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APUSH The New Republic
Terms in this set (70)
1786-1787 This conflict in Massachusetts caused many to criticize the Articles of Confederation and admit the weak central government was not working; uprising led by Daniel Shays in an effort to prevent courts from foreclosing on the farms of those who could not pay the taxes
A meeting held in 1787 to consider changes to the Articles of Confederation; resulted in the drafting of the Constitution.
Structure of government under the Constitution
The Great Compromise, Three-Fifths Compromise, and Checks and Balances, Three Systems of Government
Shifting balance of government power
powers shifted from states to national gov
Desired a strong central government, fearing a loose democracy would lead to disaster. They believed that the sovereignty of the people resided in all branches of government (executive, judiciary, and legislature). Included George Washington, Ben Franklin, and most wealthy Americans. Opposed not anti federalists and republicans. The fact that they were, in general, wealthier, more educated, and better organized led to their upper hand in the early government.
The Federalist Papers are a series of 85 articles advocating the ratification of the United States Constitution. Signifiicance: The Federalist papers were written by renowned Federalists such as Hamilton, Madison and John Jay.
Anti-Federalists rose up as the opponents of the Constitution during the period of ratification. They opposed the Constitution's powerful centralized government, arguing that the Constitution gave too much political, economic, and military control. They instead advocated a decentralized governmental structure that granted most power to the states
A compromise between Southern and Northern states reached during the Philadelphia Convention of 1787 in which three-fifths of the population of slaves would be counted for enumeration purposes regarding both the distribution of taxes and the apportionment of the members of the United States House of Representatives.
The Great Compromise
A combination of the Virginia and New Jersey plans, two houses: one with equal representation and one with proportional representation, presented by Roger Sherman
Abolition of slave trade, 1808
The international slave trade was abolished in 1808 after Thomas Jefferson had signed a bill that prohibited the importation of of slaves into the United States on March 3, 1807, which went into effect on January 1, 1808, and the British House of Lords passed an act that abolished the slave trade in Britain, but did not make slavery illegal.
It elevated women as keepers of the national conscience because they were entrusted with the moral education of the young. Raising children with American values.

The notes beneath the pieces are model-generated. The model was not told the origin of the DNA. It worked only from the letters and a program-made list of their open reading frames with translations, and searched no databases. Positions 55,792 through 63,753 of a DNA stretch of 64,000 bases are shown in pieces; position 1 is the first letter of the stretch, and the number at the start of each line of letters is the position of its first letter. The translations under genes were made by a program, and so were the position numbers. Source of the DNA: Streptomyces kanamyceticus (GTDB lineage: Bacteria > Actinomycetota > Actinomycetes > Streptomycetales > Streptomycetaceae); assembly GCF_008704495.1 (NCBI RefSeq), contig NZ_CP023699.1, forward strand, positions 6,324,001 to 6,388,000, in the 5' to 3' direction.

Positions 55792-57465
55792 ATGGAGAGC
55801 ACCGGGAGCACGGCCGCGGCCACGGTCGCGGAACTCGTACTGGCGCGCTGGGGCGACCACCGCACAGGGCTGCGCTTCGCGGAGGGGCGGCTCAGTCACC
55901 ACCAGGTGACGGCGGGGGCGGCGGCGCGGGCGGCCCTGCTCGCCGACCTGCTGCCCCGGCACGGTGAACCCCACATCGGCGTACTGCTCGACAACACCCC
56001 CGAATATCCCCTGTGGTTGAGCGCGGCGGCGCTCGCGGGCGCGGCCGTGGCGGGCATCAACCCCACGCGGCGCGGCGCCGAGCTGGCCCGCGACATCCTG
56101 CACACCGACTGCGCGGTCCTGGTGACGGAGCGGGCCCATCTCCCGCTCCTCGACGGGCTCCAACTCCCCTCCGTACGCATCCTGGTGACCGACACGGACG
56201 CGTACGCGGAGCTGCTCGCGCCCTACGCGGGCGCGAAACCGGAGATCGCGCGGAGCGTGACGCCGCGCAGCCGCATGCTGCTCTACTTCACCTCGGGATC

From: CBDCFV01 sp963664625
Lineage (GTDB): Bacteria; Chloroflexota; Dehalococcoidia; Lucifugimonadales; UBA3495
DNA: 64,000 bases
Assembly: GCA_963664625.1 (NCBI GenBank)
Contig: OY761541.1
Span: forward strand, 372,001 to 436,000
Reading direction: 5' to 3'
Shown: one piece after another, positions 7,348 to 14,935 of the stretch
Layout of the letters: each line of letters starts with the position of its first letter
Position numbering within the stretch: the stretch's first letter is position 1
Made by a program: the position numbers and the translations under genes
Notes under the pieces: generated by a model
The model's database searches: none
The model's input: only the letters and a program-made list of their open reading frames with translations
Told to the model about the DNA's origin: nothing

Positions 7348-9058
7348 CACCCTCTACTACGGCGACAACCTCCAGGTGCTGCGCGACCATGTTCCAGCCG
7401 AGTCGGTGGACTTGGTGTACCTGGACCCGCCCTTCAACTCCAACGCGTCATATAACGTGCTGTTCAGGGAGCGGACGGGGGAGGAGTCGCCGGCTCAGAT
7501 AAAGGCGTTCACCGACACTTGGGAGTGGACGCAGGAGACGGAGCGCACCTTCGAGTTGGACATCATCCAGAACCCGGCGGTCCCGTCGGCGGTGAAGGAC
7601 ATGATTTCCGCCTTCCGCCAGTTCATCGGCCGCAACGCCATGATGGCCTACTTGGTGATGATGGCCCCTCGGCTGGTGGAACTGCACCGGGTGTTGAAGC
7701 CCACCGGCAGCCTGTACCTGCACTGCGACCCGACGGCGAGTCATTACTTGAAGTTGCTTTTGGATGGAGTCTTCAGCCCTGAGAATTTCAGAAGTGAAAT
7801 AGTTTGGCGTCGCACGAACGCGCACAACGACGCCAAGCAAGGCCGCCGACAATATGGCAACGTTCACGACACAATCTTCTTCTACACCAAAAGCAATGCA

Bill of Rights
Although the Anti-Federalists failed to block the ratification of the Constitution, they did ensure that the Bill of Rights would be created to protect individuals from government interference and possible tyranny. The Bill of Rights, drafted by a group led by James Madison, consisted of the first ten amendments to the Constitution, which guaranteed the civil rights of American citizens.
Washington's Farewell Address
1796. Warned Americans not to get involved in European affairs, not to make permanent alliances, not to form political parties and to avoid sectionalism.
Hamilton's Financial Plan
It was created by Alexander Hamilton to stabilized the American economy. It consitsted of federal assumption of all debts, includign state and federal debts. Along with this, he proposed the chartering of the U.S. bank to help restore American credit. Necessary because of excessive debts and led to the split into two political parties. 1) pay all debts-foreign and domestic (Assumption Bill) 2) tariffs (tax on imports) 3) excise tax (on whiskey)
Birth of Political Parties
Democratic Republic and Federalist party. They were created because of differences on foreign and domestic policy., The political parties were first started because of contests in Congress over Hamilton's financial program. Hamilton's followers formed the Federalists, and Madison lead the Republican party.
Alexander Hamilton or Maddison interpreted the consititution loosely especially with the elastic clause as he believed that what was most convenient was "necessary", while Jefferson had a strict interpretation of the constitution in that if the consititution said there was no power to do something you could not do it.
Bank of the United States
Proposed by Alexander Hamilton as the basis of his economic plan. He proposed a powerful private institution, in which the government was the major stockholder. This would be a way to collect and amass the various taxes collected. It would also provide a strong and stable national currency. Jefferson thought it was un-constitutional. Nevertheless, it was created. This issue brought about the issue of implied powers. It also helped start political parties, this being one of the major issues of the day.
Impact of the French Revolution
U.S remained neutral of because of Washington's decision thus adding tension. U.S. was too young to get involved.
When the French, outraged by Jay's treaty, begin violating the terms of the Franco-American Treaty of 1778, President John Adams sends over three secret go-betweens to talk with Talleyrand, the French foreign minister. The demanded a bribe in order to merely talk with Talleyrand. This occurrence led to Naval Battles between the two countries. But France, already at battling Britain, realized they did not wish to have one more enemy added to their roster. Kept America out of war!
Quasi-War with France